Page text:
Undergraduate Honors Theses

Thesis Defended

Spring 2017

Document Type


Type of Thesis

Departmental Honors



First Advisor

Prof. Cindy Regal


In the new field of Cavity Optomechanics the modes of a mechanical oscillator are strongly coupled to the resonant modes of a cavity, which enables the use of optical techniques, such as laser cooling, to manipulate and study oscillators. Oscillators with small mechanical dissipation, when interacting with low-loss, intense cavity field, can be cooled down to their harmonic ground state, a true breakthrough allowing for the study of the intrinsic quantum behavior of macroscopic objects. It is of interest, therefore, to use and develop mechanical oscillators with very small loss, or, in other words, very small coupling with the thermal bath and environment. One of the best materials in this sense, Si3N4, has been used in many optomechanical experiments due to their large quality factors, low optical absorption, and high mode frequencies. Nonetheless, modifications of membrane Si3}N4 such as trampolines and phononic crystals (PnC) have shown significant improvement of in their quality factor. This thesis describes new Si3N4 resonator designs, the flower and the web, that uses both the trampoline and PnC characteristics in order to provide even higher quality factors and frequencies. By enabling better resonators, the new designs are also very suitable in extreme force sensing applications. Moreover, besides discussing how to attenuate mechanical losses, this thesis also contains heating models for Si3N4, which corroborate the extremely low optical absorption essential to the most ambitious cavity optomechanics experiments.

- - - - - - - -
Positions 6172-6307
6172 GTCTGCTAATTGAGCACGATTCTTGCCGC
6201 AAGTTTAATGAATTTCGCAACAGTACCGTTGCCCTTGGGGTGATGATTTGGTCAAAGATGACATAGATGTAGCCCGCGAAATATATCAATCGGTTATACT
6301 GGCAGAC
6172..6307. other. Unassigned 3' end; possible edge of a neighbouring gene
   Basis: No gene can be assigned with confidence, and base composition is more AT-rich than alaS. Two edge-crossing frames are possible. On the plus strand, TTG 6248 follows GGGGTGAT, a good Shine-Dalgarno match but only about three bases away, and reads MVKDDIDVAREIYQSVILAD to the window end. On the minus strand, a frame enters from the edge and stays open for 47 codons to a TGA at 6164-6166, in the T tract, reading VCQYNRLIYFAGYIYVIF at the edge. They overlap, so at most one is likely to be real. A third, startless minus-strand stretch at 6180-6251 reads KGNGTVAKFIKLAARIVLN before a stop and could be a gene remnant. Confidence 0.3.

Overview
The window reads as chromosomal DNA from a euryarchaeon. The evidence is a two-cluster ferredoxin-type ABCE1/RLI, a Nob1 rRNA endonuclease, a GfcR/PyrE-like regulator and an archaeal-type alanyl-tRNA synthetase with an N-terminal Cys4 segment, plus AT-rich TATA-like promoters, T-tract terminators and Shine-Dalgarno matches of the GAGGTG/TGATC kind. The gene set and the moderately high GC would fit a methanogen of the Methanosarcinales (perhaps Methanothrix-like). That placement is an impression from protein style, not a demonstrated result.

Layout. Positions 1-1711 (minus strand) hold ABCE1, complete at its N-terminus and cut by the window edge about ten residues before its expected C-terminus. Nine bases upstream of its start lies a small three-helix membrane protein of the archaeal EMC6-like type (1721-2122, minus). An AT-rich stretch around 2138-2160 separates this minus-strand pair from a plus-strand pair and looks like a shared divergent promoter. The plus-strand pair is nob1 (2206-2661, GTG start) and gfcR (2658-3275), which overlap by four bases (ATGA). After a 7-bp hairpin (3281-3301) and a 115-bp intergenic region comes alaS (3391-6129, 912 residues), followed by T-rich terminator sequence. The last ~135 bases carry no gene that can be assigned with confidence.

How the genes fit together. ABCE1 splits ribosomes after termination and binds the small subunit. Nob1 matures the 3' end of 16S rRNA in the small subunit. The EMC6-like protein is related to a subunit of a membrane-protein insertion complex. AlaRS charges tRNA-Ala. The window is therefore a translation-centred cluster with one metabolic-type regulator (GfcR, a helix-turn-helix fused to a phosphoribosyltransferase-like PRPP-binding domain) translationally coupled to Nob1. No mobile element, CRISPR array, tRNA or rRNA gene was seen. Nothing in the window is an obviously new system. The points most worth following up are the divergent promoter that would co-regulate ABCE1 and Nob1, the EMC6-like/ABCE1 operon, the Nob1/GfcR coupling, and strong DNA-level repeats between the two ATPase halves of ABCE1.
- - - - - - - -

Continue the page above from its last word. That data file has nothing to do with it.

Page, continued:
Available for download on Sunday, April 14, 2019